What if the humans of the MonsterVerse franchise were as compelling as creatures like Godzilla and King Kong? That's the basic idea behind Monarch: Legacy of Monsters, Chris Black's 10-episode series that reframes these monsters through the perspective of the people affected by their destruction. Set across various timelines, the drama features Kurt and Wyatt Russell as Army officer Lee Shaw, who began investigating monster activity in the 1950s and helped establish government organization Monarch, only to question its secretive motives a half-century later. When Cate Randa (Anna Sawai), a survivor of Godzilla's 2014 attack on San Francisco, learns of her family's complicated history with Monarch, she starts pulling at loose threads, leading her to Shaw and a world she never could have dreamed possible.
But even with an increased focus on its human characters, Monarch doesn't skimp on the kaiju action. The series stays true to its roots, delivering plenty of fight scenes between massive, computer-generated monsters new and old. In that respect, Apple TV+'s foray into the MonsterVerse serves as a natural continuation of what came before it, while also lending depth to an American franchise that's often failed to reach the bar set by its Japanese predecessor.
Friday, Netflix (Complete Season)
13 years after Scott Pilgrim vs. the World hit the big screen and became a cult phenomenon, the entire cast reprises their roles in Scott Pilgrim Takes Off. Plot-wise, Netfilx's anime series hews closely to Bryan Lee O'Malley's graphic novel and Edgar Wright's film. After seeing a mysterious girl in his dreams, slacker Scott Pilgrim (Michael Cera) is shocked to meet her in real life, but in order for Scott and Ramona Flowers (Mary Elizabeth Winstead) to be together, he must defeat her seven evil exes, a group that ranges from movie star Lucas Lee (Chris Evans) to ninja Roxie Richter (Mae Whitman). The never-ending battles take Scott on an unexpected journey through Toronto, but with so many friends in his corner — including his roommate Wallace Wells (Kieran Culkin) and sister Stacey (Anna Kendrick) — he has no shortage of allies to rely on when the going gets tough.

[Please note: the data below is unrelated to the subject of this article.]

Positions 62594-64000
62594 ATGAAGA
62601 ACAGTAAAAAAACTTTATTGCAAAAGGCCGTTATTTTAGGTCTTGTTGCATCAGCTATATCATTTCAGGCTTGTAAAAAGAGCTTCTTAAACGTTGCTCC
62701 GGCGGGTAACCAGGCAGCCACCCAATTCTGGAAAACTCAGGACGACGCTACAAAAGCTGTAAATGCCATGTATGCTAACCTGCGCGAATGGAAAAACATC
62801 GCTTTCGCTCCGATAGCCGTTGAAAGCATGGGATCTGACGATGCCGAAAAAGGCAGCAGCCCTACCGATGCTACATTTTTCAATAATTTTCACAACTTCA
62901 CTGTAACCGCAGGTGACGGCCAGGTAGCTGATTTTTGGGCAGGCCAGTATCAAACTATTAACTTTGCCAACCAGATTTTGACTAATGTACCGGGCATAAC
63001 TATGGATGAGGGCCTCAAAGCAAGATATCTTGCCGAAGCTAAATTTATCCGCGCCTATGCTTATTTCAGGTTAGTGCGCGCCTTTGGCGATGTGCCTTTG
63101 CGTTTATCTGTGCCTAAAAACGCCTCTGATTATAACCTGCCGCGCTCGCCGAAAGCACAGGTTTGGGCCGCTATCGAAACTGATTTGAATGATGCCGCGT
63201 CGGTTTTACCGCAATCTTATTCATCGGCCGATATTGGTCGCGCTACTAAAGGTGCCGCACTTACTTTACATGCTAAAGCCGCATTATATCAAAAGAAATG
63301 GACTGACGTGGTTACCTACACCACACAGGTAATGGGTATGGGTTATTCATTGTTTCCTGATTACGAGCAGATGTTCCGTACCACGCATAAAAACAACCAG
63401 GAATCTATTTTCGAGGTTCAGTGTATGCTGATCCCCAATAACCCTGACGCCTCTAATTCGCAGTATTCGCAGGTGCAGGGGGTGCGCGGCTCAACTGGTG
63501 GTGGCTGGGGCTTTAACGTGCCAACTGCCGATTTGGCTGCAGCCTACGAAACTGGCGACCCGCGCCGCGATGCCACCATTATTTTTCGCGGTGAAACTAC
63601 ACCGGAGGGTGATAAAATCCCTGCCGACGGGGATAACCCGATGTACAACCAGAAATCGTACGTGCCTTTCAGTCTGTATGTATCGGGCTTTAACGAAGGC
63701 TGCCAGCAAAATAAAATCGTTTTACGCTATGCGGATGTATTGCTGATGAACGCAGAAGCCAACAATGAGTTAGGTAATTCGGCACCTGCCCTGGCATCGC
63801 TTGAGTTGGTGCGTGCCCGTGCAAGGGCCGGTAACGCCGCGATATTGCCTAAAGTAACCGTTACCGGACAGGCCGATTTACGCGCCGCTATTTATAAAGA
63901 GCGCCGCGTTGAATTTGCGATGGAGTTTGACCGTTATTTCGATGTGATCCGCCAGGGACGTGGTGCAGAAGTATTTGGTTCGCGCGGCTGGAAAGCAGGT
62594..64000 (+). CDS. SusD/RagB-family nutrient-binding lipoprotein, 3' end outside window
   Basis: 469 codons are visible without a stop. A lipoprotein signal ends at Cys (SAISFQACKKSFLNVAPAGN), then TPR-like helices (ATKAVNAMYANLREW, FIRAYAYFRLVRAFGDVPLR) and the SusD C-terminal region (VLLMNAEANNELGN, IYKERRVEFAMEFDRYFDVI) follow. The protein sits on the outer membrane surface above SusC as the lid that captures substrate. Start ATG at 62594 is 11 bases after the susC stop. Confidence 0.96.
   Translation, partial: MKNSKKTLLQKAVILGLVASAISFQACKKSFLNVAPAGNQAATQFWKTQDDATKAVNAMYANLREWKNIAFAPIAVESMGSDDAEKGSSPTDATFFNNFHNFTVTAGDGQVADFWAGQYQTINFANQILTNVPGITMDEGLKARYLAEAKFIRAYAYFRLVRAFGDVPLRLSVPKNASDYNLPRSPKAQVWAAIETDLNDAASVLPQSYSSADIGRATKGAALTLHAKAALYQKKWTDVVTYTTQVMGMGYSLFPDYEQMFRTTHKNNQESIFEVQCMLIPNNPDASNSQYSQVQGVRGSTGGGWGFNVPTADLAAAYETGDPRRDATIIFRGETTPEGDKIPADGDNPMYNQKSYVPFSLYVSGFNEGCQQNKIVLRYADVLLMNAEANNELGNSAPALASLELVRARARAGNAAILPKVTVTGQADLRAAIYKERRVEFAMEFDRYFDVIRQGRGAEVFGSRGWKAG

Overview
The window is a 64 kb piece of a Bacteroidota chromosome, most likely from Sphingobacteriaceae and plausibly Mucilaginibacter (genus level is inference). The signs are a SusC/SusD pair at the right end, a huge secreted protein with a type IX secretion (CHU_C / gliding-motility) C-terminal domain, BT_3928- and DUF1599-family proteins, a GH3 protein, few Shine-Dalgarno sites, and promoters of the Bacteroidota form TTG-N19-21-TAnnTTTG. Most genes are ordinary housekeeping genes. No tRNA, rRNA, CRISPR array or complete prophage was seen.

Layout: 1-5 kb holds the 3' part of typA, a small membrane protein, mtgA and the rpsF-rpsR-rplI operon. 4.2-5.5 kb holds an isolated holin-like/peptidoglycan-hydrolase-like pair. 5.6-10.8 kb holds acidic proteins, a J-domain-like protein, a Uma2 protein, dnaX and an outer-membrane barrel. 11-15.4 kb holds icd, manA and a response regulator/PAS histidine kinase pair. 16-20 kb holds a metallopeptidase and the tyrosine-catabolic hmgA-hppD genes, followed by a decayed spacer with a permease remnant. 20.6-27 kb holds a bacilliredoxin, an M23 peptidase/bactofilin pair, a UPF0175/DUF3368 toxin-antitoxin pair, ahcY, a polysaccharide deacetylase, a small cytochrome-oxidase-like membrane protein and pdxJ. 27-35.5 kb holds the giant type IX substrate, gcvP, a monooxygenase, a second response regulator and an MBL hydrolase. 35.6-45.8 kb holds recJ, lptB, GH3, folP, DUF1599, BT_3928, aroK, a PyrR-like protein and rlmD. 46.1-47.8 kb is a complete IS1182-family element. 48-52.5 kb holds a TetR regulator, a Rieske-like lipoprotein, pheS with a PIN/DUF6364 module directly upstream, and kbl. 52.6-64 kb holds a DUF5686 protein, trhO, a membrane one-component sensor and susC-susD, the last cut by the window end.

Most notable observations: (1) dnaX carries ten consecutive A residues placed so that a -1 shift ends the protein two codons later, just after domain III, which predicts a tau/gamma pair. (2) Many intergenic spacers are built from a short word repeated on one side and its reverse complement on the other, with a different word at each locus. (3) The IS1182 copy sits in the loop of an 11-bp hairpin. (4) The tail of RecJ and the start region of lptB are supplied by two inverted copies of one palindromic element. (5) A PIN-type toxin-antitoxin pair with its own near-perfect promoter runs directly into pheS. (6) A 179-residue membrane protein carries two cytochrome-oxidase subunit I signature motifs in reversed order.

While showrunners O'Malley and BenDavid Grabinski maintain the irreverent tone that Scott Pilgrim fans have come to love, they tweak the story for a modern audience. That includes changing a few details (in this iteration, Ramona delivers Netflix DVDs, not Amazon packages) and using the eight-episode runtime to expand the roles of Ramona's evil exes, particularly those of identical twins Ken and Kyle Katayanagi (now voiced by Only Murders in the Building's Julian Cihi), who did not speak in the 2010 film. Updates like these help ensure the anime feels fresh despite the familiar premise, as do the slight variations the original stars, who have since gone on to become Oscar and Emmy-winners and franchise leads, bring to their voice performances.
NCIS: Sydney: Tuesday, 8:00 PM ET on CBS
Selling Sunset Season 7 Reunion: Wednesday, 9:00 PM ET/6:00 PM PT on Netflix
Ghosts U.K.: Thursday, 9:00 PM ET on CBS
All Rise Series Finale: Saturday, 9:00 PM ET on OWN
Blackberry (Extended Limited Series): Monday, AMC+
A Murder at the End of the World: Tuesday, Hulu
The Netflix Cup (Live Golf Match): Tuesday, 6:00 PM ET/3:00 PM PT on Netflix
Julia Season 2 Premiere: Thursday, Max
Please Don't Destroy: The Treasure of Foggy Mountain: Friday, Peacock
A Full Day
How to Become a Mob Boss: Friday, Netflix
Brawn: The Impossible Formula One Story: Wednesday, Hulu
Twin Love: Friday, Prime Video
Fear the Walking Dead Series Finale: Sunday, November 19 on AMC
Fargo Season 5: Tuesday, November 21 on FX
Squid Game: The Challenge: Wednesday, November 22 on Netflix
97th Macy's Day Thanksgiving Parade: Thursday, November 23 on NBC and Peacock
Lessons in Chemistry Finale: Friday, November 24 on Apple TV+
Claire Spellberg Lustig is the Senior Editor at Primetimer and a scholar of The View. Follow her on Twitter at @c_spellberg.